Ever think about the origins of the barber pole with its red and white strips and brass cup? It represents the bloody bandages of the barber profession from centuries ago which included performing surgeries and dentistry for customers. You can guess what the cup was used for.
Present day doctoring has advanced in so many ways since the days of knives and bloodletting. Now there is robotic surgery and nuclear medicine. The training and expertise needed by today’s physician attest to the skills required to operate complex instruments and the software that runs them.
And while the advancement of these innovating technologies has been welcomed in the health care community, experts are questioning whether the patient has been left behind in the push towards modernized medical treatment. Welcome to the world of the “iPatient”.
“The patient in the bed has become an icon,” according to Abraham Verghese, M.D., renowned physician, author, and senior associate chair for the theory and practice of medicine in the Department of Internal Medicine at the Stanford University School of Medicine. He spoke at the Fifth Annual Medical-Spirituality Conference sponsored by Boonshoft School of Medicine, Wright State University.
Verghese suggests the purpose of admission to a hospital is to “render the live 3-demensional patient into a 2-demensional image.” In other words the patient is viewed from screens, displays and readouts. This rise in “remote diagnosis” is to help speed the treatment process, especially when several specialists are involved. That can often lead to stress and other issues that adversely impact healing, according to Verghese.
The work that goes on behind a monitor and in the conference room on behalf of the patient can actually promote a feeling of inattentiveness on the patient’s part. A sense of isolation and lack of connectivity ensue, feelings that do not encourage healing. “We are hungry for Love, for the white-winged charity that heals and saves,” wrote Mary Baker Eddy, a late 19th/early 20th century pioneer in the research linking consciousness and spirituality to well-being.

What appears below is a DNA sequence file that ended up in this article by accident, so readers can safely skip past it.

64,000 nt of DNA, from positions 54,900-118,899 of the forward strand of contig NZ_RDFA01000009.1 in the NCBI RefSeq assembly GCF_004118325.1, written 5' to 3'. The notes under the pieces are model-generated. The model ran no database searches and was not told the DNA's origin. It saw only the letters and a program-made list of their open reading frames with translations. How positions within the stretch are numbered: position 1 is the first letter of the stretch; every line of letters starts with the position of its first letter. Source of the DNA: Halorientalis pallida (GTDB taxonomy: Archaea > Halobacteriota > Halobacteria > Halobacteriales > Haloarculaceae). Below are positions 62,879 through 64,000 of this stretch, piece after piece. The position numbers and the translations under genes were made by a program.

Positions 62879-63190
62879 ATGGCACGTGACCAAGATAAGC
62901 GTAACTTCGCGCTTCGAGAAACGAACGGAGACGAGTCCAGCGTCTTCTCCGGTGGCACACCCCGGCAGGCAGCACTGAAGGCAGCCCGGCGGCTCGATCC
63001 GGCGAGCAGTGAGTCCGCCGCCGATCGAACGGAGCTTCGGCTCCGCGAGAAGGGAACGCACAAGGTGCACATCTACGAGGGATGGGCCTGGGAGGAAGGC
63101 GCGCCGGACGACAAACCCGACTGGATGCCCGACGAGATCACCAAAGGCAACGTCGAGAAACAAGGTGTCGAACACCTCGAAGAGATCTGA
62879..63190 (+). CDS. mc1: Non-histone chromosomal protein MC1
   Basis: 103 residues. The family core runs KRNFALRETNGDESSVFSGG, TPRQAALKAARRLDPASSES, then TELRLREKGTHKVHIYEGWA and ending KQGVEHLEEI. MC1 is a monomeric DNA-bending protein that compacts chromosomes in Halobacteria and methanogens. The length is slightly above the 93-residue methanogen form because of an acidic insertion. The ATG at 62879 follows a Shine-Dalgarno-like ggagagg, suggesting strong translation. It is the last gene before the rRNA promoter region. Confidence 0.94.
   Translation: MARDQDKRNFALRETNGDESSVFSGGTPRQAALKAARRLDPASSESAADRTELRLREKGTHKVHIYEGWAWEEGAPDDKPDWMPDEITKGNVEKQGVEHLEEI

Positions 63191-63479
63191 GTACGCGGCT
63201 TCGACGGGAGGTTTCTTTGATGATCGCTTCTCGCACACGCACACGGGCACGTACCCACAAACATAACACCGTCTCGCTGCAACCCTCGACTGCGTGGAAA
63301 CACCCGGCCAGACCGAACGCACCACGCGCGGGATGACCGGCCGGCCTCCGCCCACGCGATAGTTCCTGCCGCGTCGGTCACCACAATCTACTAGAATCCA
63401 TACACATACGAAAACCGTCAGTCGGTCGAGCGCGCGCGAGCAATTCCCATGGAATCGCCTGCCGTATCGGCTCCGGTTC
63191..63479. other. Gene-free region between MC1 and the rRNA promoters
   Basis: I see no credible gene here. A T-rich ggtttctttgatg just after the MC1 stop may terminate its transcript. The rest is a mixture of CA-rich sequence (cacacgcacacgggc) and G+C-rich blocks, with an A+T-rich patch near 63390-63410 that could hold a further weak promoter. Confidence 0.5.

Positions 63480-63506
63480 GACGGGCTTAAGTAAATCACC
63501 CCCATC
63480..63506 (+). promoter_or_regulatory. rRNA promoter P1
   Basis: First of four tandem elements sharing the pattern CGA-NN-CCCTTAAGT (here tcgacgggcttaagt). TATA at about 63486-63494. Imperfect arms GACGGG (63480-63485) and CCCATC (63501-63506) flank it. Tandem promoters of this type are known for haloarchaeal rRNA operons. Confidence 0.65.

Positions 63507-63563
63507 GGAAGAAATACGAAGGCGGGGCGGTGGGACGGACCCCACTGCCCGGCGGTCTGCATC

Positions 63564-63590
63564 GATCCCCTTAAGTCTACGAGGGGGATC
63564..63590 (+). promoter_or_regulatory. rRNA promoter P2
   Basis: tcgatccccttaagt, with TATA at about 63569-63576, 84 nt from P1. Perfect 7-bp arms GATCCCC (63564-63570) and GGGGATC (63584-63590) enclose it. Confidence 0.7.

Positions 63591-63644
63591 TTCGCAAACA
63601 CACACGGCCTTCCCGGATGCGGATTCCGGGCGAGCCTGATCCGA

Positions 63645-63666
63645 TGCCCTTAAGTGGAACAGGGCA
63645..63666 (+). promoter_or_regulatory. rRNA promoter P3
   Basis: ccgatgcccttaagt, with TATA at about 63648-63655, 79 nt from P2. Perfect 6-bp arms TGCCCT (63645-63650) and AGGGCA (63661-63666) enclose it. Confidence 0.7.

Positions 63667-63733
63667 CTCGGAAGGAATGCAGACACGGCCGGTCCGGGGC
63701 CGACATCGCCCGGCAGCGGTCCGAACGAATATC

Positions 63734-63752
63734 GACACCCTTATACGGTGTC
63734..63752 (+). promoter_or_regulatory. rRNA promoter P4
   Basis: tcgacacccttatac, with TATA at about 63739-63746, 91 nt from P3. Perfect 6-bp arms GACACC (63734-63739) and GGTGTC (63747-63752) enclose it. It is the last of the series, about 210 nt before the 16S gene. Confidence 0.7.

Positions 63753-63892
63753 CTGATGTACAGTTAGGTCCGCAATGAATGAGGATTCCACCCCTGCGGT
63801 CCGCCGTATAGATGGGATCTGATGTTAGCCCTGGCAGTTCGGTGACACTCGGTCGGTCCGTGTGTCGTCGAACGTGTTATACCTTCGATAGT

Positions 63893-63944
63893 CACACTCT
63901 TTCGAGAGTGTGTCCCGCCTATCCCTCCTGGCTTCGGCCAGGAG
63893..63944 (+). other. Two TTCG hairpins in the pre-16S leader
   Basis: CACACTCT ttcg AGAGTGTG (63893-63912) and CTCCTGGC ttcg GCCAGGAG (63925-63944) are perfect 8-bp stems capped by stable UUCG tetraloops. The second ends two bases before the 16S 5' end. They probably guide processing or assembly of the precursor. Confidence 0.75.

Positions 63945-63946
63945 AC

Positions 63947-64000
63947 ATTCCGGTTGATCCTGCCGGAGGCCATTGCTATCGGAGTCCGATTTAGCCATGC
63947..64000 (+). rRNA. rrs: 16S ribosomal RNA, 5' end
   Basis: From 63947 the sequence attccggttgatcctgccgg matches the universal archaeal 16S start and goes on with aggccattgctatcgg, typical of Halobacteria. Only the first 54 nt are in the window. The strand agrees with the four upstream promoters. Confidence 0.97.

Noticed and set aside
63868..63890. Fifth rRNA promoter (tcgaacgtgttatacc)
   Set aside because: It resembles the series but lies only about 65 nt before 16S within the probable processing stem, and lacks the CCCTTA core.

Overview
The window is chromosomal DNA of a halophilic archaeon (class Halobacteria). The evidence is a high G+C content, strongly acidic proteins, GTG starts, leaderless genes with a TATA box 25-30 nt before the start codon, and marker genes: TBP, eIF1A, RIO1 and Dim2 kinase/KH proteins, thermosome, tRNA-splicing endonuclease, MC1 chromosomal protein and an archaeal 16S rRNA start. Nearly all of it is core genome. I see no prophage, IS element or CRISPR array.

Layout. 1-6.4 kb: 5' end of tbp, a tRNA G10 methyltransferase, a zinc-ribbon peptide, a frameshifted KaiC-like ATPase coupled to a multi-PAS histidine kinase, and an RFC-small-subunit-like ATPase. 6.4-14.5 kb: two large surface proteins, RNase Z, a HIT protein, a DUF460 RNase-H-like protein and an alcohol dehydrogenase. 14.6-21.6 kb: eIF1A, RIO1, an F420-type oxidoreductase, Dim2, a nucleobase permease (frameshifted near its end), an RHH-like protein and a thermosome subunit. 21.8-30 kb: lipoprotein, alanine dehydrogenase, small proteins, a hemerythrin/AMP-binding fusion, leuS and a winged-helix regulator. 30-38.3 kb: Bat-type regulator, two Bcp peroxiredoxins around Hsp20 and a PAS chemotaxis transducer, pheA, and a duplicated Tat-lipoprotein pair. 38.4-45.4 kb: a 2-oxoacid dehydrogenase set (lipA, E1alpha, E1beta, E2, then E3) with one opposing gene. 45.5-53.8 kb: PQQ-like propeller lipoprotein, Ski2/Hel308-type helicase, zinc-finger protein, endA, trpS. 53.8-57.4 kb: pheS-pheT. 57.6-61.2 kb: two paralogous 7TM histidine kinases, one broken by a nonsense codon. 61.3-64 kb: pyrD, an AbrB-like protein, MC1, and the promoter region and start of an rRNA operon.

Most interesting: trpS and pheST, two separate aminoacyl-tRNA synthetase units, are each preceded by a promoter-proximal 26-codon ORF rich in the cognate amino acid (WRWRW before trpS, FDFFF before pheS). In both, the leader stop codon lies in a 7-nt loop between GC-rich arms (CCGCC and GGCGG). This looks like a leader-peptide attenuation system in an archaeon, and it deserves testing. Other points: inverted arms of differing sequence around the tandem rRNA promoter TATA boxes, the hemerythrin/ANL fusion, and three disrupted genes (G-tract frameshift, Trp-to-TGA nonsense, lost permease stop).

A 2-demensional patient is really a misnomer. In fact a 3-dementional patient is also an inaccurate rendering of man and womanhood. The intangibles of being, things like love, compassion, confidence, hope and other qualities point to the multi-dimensional facets of the individual, aspects that cannot be ignored in securing healthy outcomes and furthering long lives.
Verghese points to the intricacies of patient care when referring to something as simple as a doctor’s tone of voice. He remarked during the conference that his or her bedside manner and attitude can have a placebo (positive) or nocebo (negative) effect on the patient.
A vocal advocate for patients, Verghese says that the new buzzword in health care delivery is “patient satisfaction.” While striving for quality has been the focus of health professionals for some time, patient-centered care is getting a lot of attention. Seeing the patient as an integral part of the healing process will help in the drive towards quality care.
Verghese quoted Dr. Francis Peabody, early 20th century internal medicine specialist responsible for establishing hospitals in the U.S. and China. He too was a strong supporter of the patient. “For the secret of the care of the patient is in caring for the patient.” That’s the bedrock of health care.